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grouch

[grouch] /graʊtʃ/
verb (used without object)
1.
to be sulky or morose; show discontent; complain, especially in an irritable way.
noun
2.
a sulky, complaining, or morose person.
3.
a sulky, irritable, or morose mood.
Origin
1890-1895
1890-95, Americanism; variant of obsolete grutch < Old French groucher to grumble. See grudge
Synonyms
2. grumbler, spoilsport, crab, killjoy.
Dictionary.com Unabridged
Based on the Random House Dictionary, © Random House, Inc. 2014.
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Examples from the web for grouch
  • It seemed, however, that they simply wanted to go there to shout at the hippo for taking them by surprise and being such a grouch.
  • Airlines grouch that landing fees always rise at privatised airports.
  • Back home, one such grouch had ample reason to be grouchy.
  • Rush strikes me as hateful, partisan grouch who takes glee only in other's defeats and setbacks.
British Dictionary definitions for grouch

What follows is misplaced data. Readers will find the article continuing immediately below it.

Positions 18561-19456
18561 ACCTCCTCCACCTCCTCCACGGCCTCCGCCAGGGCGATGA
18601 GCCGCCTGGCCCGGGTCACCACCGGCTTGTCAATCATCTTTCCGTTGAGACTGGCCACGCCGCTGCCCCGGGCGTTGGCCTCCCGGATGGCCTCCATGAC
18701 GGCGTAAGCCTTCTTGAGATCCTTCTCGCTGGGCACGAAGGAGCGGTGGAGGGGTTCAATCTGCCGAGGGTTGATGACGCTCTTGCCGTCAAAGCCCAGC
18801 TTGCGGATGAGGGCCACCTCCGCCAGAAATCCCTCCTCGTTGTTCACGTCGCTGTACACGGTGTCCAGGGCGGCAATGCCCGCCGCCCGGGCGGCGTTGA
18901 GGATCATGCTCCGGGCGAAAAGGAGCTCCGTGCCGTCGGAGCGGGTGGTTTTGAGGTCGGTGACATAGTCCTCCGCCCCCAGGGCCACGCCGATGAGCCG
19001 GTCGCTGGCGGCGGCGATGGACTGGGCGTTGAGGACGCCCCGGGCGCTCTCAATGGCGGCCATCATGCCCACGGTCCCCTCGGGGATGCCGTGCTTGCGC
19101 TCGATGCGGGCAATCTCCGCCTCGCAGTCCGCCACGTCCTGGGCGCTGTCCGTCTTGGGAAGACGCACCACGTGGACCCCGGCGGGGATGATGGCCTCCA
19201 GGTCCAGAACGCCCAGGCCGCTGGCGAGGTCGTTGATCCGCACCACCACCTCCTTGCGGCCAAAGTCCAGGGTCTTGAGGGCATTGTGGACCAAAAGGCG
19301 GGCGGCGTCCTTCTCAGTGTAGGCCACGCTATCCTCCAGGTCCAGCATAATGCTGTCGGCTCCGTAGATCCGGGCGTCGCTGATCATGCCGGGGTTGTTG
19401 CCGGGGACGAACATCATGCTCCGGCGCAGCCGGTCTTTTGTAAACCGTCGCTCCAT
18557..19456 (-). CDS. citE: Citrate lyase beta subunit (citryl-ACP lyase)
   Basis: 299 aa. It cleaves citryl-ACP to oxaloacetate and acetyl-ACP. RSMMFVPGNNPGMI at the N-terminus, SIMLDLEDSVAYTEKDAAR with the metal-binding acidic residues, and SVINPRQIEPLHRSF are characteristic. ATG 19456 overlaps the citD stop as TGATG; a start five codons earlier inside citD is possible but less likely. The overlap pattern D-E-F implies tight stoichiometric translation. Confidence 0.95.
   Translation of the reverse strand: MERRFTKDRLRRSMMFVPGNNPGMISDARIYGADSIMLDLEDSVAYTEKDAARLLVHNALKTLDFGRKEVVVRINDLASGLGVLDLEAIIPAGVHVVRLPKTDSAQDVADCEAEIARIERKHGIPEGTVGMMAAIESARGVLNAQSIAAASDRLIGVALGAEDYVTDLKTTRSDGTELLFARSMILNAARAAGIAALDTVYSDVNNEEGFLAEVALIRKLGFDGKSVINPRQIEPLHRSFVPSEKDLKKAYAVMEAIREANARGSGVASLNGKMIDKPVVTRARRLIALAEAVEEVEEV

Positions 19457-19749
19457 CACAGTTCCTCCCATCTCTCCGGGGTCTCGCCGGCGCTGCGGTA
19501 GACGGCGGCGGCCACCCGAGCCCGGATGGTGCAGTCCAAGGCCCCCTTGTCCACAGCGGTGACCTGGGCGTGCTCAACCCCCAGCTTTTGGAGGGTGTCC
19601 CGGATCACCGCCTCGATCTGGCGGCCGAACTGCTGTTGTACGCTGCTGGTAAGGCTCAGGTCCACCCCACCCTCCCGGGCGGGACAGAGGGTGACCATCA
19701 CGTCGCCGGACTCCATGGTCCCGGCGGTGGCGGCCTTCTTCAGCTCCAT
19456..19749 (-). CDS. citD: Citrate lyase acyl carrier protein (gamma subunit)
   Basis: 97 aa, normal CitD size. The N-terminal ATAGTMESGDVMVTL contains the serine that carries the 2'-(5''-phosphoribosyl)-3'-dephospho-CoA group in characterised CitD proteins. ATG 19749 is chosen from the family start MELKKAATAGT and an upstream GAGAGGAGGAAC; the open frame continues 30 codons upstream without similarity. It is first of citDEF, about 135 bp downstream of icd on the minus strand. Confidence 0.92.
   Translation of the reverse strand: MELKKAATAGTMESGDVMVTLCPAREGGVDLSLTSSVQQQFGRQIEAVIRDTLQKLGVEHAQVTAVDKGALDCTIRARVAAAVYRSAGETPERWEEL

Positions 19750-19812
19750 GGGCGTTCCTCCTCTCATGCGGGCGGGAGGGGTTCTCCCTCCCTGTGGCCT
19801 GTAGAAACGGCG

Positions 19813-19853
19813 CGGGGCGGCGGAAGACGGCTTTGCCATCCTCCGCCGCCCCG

grouch

/ɡraʊtʃ/
verb (intransitive)
1.
to complain; grumble
noun
2.
a complaint, esp a persistent one
3.
a person who is always grumbling
Word Origin
C20: from obsolete grutch, from Old French grouchier to complain; see grudge
Collins English Dictionary - Complete & Unabridged 2012 Digital Edition
© William Collins Sons & Co. Ltd. 1979, 1986 © HarperCollins
Publishers 1998, 2000, 2003, 2005, 2006, 2007, 2009, 2012
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Word Origin and History for grouch
n.

"ill-tempered person," 1896, earlier "state of irritable glumness" (1890, in expressions such as to have a grouch on), U.S. college student slang, of uncertain origin, possibly from grutching "complaint, grumbling" (see grutch).

The Grouch, on the other Hand, gave a correct Imitation of a Bear with a Sore Toe. His Conversation was largely made up of Grunts. He carried a Facial Expression that frightened little Children in Street Cars and took all the Starch out of sentimental Young Ladies. He seemed perpetually to carry the Hoof-Marks of a horrible Nightmare. [George Ade, "People You Know," 1902]
The verb is 1916, from the noun. Related: Grouched; grouching. Grouch bag "purse for carrying hidden money" (1908) is the source of the nickname of U.S. comedian Julius "Groucho" Marx (1890-1977), who supposedly carried his money in one to poker games.

Online Etymology Dictionary, © 2010 Douglas Harper
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